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Bulat Shcherbakov
Bulat Shcherbakov

Why THIS Setting Will Give You INSANE FPS In Fo...



Maximum Pre-Rendered Frames: This limits the number of frames your processor will prepare before sending them to your GPU. A higher number can smoothen your gameplay, but it also may introduce lag with a mouse and keyboard. Try setting it to 1 to eliminate lag.




Why THIS Setting Will Give you INSANE FPS In Fo...



Texture Filtering Quality: AMD says that this will adjust the quality of the textures in your games, but we struggled to tell the difference between High and Performance. Performance mode yielded a small FPS boost of 1 to 5 FPS, so try that.


As mentioned above, there are displays that use variable refresh rate technology, like G-SYNC, to give gamers the benefits of VSYNC OFF while removing tearing. G-SYNC displays wait for the next frame to be completed by the GPU before refreshing the display - allowing the GPU to complete frames as fast as it can. We will be diving into this topic more in a later article.


In conclusion, having a higher frame rate has definitive, measurable benefits: smoother animations improves target tracking, smaller ghosts and tears help reduce distracting effects, and lower System Latency helps you see targets sooner with a more responsive feel. Combining these benefits together, high FPS will give you an edge compared to your competition.


The game is built on the bones of the original, so there's nothing too surprising. Still, I rounded up my optimized graphics settings, some gameplay settings you need to change, and some benchmarks across the various presets to give you an idea about performance. Here's how to get the most out of your Overwatch 2 beta experience.The best settings for the Overwatch 2 beta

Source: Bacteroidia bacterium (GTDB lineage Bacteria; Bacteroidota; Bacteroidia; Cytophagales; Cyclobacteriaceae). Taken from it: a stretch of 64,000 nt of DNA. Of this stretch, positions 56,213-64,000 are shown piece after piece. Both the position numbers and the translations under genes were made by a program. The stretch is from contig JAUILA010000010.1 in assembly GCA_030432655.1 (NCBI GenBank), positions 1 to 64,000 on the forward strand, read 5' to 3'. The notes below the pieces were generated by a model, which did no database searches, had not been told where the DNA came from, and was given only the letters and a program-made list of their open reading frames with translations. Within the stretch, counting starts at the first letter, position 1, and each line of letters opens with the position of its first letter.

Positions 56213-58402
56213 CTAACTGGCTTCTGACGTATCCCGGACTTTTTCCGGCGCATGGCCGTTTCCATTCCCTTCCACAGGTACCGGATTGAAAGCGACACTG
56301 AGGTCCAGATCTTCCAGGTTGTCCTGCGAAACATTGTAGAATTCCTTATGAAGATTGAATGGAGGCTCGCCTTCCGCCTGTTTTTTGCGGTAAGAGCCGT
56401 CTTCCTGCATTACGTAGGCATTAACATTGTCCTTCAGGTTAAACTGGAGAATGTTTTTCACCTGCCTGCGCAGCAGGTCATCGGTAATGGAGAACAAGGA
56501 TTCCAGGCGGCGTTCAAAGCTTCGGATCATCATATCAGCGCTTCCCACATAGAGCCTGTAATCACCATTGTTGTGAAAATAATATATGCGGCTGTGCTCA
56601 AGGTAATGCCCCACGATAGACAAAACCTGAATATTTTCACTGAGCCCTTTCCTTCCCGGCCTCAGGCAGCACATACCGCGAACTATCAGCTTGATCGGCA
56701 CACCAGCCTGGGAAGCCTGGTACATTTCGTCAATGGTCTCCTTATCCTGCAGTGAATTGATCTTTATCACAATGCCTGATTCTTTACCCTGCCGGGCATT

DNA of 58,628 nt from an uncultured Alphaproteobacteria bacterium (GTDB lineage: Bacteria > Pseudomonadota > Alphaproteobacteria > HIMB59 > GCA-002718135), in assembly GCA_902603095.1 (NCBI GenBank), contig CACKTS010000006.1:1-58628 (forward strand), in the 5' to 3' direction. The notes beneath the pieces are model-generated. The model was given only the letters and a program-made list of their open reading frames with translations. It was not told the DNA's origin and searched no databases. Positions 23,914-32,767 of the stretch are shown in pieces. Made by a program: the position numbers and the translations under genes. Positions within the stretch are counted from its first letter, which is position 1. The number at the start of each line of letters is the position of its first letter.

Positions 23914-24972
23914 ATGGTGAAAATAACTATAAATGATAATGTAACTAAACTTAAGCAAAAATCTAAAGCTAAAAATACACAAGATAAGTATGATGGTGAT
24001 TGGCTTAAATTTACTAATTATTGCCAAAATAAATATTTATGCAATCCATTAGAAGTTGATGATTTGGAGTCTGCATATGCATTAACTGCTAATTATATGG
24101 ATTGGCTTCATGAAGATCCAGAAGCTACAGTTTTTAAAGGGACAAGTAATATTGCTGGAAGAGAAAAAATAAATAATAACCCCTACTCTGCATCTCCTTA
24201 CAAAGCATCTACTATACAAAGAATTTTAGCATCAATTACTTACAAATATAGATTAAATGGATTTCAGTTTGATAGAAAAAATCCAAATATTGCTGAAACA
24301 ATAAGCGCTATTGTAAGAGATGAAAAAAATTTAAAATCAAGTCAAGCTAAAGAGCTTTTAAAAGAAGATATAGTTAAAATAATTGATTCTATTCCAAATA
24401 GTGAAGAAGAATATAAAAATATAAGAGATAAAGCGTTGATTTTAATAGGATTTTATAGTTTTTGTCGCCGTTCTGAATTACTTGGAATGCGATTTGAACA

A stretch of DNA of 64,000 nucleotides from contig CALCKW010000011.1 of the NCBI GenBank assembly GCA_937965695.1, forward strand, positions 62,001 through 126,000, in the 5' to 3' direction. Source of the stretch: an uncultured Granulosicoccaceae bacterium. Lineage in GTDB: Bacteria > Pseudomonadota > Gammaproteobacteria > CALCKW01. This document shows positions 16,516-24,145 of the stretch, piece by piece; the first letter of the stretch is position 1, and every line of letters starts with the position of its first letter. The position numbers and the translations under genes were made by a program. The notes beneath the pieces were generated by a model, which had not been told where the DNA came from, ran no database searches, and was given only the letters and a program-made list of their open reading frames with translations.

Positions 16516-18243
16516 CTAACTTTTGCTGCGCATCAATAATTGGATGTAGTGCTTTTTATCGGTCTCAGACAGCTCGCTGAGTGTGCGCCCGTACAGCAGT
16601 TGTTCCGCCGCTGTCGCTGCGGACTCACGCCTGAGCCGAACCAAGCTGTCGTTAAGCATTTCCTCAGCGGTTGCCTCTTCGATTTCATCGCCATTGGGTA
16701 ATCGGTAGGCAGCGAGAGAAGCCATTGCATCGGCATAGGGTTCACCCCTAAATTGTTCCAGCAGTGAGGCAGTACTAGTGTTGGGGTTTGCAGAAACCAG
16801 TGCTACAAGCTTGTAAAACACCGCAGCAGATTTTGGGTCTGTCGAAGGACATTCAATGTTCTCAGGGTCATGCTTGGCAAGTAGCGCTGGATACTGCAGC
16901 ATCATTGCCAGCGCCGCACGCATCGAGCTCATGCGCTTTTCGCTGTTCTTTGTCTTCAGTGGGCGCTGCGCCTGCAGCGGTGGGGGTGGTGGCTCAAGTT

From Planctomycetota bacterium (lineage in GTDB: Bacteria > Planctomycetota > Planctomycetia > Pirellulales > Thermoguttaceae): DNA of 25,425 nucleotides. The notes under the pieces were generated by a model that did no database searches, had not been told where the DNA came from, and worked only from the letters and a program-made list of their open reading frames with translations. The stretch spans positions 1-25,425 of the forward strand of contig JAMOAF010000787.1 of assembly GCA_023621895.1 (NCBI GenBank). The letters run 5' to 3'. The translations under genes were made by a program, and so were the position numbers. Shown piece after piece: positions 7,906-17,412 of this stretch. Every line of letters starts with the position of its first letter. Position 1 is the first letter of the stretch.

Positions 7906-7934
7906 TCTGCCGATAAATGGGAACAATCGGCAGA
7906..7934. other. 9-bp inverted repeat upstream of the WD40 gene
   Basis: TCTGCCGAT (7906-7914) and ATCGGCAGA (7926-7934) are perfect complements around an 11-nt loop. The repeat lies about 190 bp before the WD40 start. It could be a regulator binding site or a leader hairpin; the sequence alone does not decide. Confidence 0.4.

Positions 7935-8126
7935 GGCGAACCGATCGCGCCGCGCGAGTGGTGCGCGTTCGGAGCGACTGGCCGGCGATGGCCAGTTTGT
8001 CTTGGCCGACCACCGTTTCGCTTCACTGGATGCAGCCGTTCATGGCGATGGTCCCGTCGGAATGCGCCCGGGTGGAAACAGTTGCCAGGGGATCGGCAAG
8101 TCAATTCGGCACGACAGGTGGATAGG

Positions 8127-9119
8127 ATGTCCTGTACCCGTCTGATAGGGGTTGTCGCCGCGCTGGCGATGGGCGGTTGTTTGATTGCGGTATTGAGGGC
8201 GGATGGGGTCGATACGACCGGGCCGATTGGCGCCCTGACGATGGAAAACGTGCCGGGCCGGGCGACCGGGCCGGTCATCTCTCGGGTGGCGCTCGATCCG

You might be wondering, "How can clarity be better if you've turned off 'Improve Clarity'?". Honestly, we - and seemingly the community - aren't 100% sure what it achieves in the first place. We've compared the game both on and off, and have simply can't see the difference. We've turned it off purely because settings like this often have a habit of complicating things in subtle ways.


A video is, in fact, several still images in a sequence. Each image in this sequence is called a frame. So, if the frame rate of a video is 30 fps (frames per second), it means that each second has 30 images. The more frames you have, the smoother the video will be. When you have a low frame rate, like 15 fps, your video will be choppy. Ideally, you should try to stream at a higher frame rate (30 fps). If you want a cinematic look, you can go for the 24 fps which is the frame rate many movies are shot at.


Encoding is basically taking the video information in this specific format and translating it to a different one, that the live streaming platform understands. An encoder software, like ManyCam, usually has presets to help you determine your encoding power. Some will say, from slow to very fast, others might call it high quality or high speed. Regardless of the name, these presets can help you achieve the quality live stream you want.


Since YouTube is a video-first platform, as you can see, there are many options when it comes to live streaming. The best live streaming settings will again depend on your live streaming setup. You should always aim for the highest quality stream, as long as it gives you a reliable stream base.